Nearly five million Puerto Ricans live in the mainland United States, and their numbers are climbing as the territory struggles with a debt crisis. What role will Puerto Rican voters play in the general election in November? Julio Ricardo Varela, political editor for Futuro Media Group, and Natascha Otero-Santiago, one of the leaders of South Florida’s chapter of the National Puerto Rican Agenda, weigh in.
Yesterday, the Senate passed a bill that ensures that Puerto Rico won't miss a Friday payment that it's required to make towards its $2 billion debt. The legislation also establishes a federal oversight board that has broad powers. But critics of the bill say the legislation essentially ends democracy on the island. Takeaway Washington Correspondent Todd Zwillich explains.
Following the attack on Istanbul’s Ataturk Airport on Tuesday, young Turkish people are being forced to confront a government that prioritizes the threat of indigenous Kurds over the threat of ISIS, and the slipping ideal of a more democratic and culturally diverse hub in the Middle East. Mine Eder, a professor at Bogazici University, says that many believe that the future is now all but lost for the people of Turkey.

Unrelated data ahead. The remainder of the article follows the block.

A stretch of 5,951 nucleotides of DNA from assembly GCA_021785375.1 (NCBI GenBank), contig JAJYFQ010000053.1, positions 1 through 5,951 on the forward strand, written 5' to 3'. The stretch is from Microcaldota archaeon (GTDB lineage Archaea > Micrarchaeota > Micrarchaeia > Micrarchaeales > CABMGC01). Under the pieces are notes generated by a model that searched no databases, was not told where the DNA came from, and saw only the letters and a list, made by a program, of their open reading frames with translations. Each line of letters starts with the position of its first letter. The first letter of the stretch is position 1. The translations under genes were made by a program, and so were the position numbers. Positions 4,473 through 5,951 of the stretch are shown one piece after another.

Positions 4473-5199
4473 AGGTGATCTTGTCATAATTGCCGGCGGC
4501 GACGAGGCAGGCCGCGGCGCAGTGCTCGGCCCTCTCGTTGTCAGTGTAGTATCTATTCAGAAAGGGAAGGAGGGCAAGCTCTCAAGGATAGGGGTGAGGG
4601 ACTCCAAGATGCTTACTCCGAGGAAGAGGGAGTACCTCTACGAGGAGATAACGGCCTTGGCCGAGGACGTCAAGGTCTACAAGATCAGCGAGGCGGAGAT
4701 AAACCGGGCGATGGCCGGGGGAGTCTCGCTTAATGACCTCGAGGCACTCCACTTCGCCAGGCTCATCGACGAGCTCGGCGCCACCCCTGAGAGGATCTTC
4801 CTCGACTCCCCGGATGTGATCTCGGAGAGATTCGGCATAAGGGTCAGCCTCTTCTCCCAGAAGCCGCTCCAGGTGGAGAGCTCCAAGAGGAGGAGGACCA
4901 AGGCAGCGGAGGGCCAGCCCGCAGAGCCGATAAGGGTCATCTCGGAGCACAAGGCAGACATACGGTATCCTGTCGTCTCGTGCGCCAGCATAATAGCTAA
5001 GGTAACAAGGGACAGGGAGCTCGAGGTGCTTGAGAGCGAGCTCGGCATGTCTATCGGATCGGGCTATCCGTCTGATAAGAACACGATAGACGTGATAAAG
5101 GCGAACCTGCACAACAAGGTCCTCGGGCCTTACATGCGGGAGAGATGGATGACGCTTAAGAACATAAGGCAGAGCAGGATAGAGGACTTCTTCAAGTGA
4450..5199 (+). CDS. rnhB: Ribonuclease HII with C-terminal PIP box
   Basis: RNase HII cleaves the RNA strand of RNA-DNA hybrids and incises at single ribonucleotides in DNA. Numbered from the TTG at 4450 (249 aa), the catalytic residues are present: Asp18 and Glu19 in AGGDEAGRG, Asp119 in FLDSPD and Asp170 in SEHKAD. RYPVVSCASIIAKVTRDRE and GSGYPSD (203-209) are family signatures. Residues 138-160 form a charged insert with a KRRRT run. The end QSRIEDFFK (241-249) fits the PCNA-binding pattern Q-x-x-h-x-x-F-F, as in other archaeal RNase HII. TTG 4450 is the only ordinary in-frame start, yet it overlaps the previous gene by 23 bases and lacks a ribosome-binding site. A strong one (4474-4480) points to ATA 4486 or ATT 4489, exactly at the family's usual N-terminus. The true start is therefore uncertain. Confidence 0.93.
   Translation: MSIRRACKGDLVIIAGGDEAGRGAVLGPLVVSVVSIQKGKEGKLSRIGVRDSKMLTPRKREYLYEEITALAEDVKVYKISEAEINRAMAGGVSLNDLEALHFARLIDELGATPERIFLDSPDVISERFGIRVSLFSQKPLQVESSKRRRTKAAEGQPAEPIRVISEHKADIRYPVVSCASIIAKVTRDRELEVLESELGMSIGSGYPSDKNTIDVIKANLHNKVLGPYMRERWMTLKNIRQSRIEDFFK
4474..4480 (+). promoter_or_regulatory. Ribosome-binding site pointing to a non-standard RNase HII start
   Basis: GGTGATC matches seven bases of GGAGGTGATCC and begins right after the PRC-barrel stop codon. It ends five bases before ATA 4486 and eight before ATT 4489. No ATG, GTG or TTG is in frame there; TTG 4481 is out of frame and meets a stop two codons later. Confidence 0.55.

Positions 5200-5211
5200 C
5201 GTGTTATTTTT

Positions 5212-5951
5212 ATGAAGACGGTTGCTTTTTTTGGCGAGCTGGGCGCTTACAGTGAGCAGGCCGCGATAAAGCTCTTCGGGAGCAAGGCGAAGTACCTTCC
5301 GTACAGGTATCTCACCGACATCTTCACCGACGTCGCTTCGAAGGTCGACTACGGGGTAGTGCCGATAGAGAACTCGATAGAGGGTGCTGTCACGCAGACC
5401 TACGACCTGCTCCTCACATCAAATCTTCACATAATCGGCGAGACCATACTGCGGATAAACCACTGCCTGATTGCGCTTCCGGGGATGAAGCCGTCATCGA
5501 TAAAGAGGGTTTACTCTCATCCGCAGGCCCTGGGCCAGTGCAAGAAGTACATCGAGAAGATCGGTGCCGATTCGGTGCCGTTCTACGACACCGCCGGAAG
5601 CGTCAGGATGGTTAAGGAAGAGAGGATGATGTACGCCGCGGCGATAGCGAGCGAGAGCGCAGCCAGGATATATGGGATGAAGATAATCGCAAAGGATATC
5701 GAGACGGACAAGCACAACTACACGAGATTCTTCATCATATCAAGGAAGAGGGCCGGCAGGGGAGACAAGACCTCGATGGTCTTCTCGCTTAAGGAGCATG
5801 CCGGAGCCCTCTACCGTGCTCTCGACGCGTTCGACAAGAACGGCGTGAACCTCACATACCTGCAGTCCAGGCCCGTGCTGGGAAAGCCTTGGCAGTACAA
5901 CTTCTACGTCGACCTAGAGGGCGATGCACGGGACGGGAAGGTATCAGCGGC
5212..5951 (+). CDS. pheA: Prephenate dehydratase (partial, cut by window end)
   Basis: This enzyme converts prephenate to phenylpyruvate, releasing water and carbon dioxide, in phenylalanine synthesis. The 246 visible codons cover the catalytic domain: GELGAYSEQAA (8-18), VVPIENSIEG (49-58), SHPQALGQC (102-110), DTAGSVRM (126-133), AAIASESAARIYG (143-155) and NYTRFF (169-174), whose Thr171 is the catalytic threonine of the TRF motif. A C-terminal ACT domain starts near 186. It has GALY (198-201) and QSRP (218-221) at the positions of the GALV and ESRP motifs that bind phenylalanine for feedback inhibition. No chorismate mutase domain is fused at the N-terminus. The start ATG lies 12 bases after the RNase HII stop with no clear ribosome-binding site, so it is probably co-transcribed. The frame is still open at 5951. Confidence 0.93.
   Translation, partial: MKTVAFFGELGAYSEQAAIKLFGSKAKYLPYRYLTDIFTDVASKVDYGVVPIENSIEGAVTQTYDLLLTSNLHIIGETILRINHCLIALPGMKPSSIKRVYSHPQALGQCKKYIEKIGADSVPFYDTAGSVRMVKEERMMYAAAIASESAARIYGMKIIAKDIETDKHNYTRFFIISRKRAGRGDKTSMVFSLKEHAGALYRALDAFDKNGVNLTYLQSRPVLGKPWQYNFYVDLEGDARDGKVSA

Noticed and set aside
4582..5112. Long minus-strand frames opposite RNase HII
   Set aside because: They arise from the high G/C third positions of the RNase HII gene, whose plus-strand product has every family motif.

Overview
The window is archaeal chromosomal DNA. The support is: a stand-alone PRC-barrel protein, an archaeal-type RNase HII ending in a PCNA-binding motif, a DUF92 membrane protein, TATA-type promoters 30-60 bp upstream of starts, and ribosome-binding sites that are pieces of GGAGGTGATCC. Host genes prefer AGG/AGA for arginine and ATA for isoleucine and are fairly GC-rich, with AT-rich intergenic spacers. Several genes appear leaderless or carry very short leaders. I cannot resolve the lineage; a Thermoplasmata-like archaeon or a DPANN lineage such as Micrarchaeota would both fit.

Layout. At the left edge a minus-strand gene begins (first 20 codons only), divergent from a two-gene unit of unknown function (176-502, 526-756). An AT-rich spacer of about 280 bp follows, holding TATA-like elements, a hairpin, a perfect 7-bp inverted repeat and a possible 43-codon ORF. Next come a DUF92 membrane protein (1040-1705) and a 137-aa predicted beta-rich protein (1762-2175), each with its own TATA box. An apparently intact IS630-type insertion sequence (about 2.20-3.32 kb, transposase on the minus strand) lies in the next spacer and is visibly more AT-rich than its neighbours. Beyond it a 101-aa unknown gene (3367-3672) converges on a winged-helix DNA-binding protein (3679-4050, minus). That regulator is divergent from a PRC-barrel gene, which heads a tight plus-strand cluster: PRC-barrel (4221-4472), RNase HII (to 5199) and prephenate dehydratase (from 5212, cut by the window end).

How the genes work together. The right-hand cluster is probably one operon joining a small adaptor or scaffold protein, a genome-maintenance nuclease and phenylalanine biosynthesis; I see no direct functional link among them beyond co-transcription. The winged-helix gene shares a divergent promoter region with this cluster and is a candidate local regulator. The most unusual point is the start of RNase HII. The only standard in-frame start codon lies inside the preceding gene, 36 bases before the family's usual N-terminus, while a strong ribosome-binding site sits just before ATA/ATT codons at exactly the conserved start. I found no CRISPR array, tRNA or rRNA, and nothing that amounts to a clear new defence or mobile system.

There is a crisis of governance in the state of Illinois, which has been operating without a state budget for a year, and the Chicago Public School System has found itself caught in the middle. CPS must pay $669 million to the teacher pension funds today, and it's unclear how much the district will have left for day-to-day expenses. Tony Arnold, WBEZ state politics reporter, explains.
What’s a Donald Trump? In “A Child’s First Book of Trump,” comedian and actorMichael Ian Black presents a parody children’s book illustrated by Marc Rosenthal that gently explains to children who Donald Trump is and what he’s saying.